Debt Management 101: How to Get the Upper Hand on Business Debt
If Alabamans aren’t nationally recognized for their entrepreneurial spirit, they truly ought to be. With over 400,000 small businesses in the state, accounting for 99% of all businesses here, Alabamans are making incredible contributions to their local economies and communities. But as we all know, the last few years have had their share of unique challenges, leaving many business owners struggling to manage their debts.
Debt management is a crucial aspect of any successful business—you have to balance smart investments with healthy cash flow to find the ideal debt ratio for you. Let’s look at business debt, and how you can make it work for you.
How Do Small Businesses Manage Debt?
Although debt is usually one of those four-letter-words we don’t want to hear, most business owners know that some debt is a good thing. The right amount of debt can help your company grow and expand, achieve a higher credit score, and secure lower interest rates.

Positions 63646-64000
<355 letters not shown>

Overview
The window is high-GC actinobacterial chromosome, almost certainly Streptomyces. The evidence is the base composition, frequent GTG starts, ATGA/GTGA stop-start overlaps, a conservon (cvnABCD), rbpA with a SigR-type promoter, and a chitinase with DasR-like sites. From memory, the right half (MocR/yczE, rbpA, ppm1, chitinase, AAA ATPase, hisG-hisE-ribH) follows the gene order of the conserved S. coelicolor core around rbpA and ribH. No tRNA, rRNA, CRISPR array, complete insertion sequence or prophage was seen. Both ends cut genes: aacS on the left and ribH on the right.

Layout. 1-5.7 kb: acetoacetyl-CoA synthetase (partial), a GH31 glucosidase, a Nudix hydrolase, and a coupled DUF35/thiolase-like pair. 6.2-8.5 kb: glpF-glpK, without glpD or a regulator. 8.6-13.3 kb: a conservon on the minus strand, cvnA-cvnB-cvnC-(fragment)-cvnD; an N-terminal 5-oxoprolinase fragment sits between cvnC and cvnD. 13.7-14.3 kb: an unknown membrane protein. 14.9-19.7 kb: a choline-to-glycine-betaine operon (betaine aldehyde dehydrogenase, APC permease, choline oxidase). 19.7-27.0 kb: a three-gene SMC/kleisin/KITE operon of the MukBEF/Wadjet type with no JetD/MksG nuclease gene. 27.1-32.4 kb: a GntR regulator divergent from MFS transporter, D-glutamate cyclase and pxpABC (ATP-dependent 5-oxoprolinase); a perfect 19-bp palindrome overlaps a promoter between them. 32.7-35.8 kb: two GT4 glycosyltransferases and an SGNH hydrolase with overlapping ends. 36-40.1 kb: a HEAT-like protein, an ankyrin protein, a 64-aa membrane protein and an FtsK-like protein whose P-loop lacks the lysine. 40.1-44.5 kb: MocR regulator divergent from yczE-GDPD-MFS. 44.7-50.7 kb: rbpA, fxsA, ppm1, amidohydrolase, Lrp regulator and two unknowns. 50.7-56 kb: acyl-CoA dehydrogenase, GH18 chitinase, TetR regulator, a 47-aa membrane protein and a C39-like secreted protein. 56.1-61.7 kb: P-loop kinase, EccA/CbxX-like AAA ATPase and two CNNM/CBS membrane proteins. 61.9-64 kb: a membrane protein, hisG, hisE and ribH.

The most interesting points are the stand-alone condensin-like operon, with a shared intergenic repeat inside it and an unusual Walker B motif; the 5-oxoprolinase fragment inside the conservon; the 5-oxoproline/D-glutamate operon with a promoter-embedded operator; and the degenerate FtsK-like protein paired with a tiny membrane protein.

However, too much debt is never a good thing. You may have multiple payments to monitor and keep track of, making it easy to miss one and rack up penalties. Your repayments may start to interfere with your cash flow. And your business credit score may take a dive, making it difficult to secure additional loans with affordable rates.
if you find yourself in a position where a third or more of your business capital is tied up in credit debt, that’s when things may need to change. Here are a few tips for making the most of your debt.
Tip #1: Invest in Your Growth